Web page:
“Prov. 22:7 says: ‘Just as the rich rule the poor, so the borrower is servant to the lender’. So, the rich rule over the poor. So, you don’t have to desire to remain poor. If you started out poor, that is why we preach the good news, so that God can lift you up”

He said investment is one of the ways to escape poverty. “Now, if poverty is not good and wealth is good, how do you get wealth? How do you build? By investment”.

Bishop Agyinasare quoted the New Living Translation version of Prov. 21:20, which says: ‘The wise have wealth and luxury, but fools spend whatever they get’ to make his point.

“It’s important to remember that no matter how much you’re paid, whether big or small, you have a choice to spend all or you have a choice to save some. It’s a choice. And from the little you receive, you must learn to save some”.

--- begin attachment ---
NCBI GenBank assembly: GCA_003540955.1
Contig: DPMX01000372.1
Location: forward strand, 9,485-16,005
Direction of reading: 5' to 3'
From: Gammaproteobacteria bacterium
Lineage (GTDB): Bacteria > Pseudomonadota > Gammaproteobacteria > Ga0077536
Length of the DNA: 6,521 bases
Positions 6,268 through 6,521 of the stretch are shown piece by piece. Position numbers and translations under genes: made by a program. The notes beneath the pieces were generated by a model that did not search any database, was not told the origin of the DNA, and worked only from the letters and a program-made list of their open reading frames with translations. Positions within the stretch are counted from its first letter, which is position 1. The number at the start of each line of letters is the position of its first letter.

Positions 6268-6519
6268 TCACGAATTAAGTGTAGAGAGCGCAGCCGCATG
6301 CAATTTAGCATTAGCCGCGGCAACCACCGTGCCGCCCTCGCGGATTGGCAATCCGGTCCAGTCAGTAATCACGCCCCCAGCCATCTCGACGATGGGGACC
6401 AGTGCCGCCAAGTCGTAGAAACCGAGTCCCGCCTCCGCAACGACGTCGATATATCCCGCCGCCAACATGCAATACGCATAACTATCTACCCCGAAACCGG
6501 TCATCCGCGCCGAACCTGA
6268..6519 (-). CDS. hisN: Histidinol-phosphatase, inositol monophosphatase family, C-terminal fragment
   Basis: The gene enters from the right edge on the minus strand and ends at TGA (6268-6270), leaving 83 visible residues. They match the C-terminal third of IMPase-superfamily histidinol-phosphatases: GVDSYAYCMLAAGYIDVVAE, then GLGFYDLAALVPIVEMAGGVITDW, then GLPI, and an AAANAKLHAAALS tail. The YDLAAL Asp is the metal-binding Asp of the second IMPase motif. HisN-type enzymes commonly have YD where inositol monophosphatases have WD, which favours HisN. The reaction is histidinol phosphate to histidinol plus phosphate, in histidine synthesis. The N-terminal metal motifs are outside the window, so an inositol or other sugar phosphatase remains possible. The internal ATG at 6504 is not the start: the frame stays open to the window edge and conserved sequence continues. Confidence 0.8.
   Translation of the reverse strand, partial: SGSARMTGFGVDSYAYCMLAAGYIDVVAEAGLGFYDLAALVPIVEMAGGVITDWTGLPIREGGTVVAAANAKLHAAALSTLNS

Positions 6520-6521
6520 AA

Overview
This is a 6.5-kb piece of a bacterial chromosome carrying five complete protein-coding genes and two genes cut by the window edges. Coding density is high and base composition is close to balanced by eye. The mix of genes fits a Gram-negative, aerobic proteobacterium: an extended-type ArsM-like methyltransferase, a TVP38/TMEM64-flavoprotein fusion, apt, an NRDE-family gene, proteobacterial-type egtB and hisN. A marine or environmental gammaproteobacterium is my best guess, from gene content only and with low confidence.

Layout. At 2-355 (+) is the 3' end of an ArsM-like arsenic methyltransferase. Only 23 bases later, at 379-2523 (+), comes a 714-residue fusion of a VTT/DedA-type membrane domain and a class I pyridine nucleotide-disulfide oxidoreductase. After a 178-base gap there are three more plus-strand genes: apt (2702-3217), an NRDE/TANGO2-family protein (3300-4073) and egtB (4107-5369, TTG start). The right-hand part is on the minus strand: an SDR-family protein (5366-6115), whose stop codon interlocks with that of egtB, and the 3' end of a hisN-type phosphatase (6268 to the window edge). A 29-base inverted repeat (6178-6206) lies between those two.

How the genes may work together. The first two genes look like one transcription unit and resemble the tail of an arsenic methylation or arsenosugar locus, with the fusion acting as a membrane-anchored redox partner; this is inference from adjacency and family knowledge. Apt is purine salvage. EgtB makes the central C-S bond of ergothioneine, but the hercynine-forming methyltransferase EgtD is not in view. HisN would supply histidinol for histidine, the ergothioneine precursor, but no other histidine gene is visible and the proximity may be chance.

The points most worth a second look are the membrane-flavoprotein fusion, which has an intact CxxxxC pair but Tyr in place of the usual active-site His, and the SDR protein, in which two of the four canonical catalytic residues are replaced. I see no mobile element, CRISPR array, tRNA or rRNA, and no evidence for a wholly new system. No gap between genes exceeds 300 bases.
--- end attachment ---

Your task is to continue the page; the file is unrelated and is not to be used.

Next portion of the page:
He recalled that as a little boy, his father opened a post office savings account for him, through which he nurtured his investment and saving habits.

“…I got saved and I realised in the Bible, Joseph taught Pharaoh that he was supposed to save 20 per cent of whatever he was going to get in the next seven years. So, I began to religiously save 20 per cent of every income I got. And, I would rather go hungry and save the 20 per cent after I had paid my tithe”.

Relying on the Moffats Translation of Proverbs 21:17, which says: ‘A man’s treatment of money is the most decisive test of his character, how he makes it and how he spends it’, Bishop Agyinasare said he took it upon himself to teach Christian youth about investment but lost steam on that front after the collapse of the financial sector a few years ago, of which he is a victim.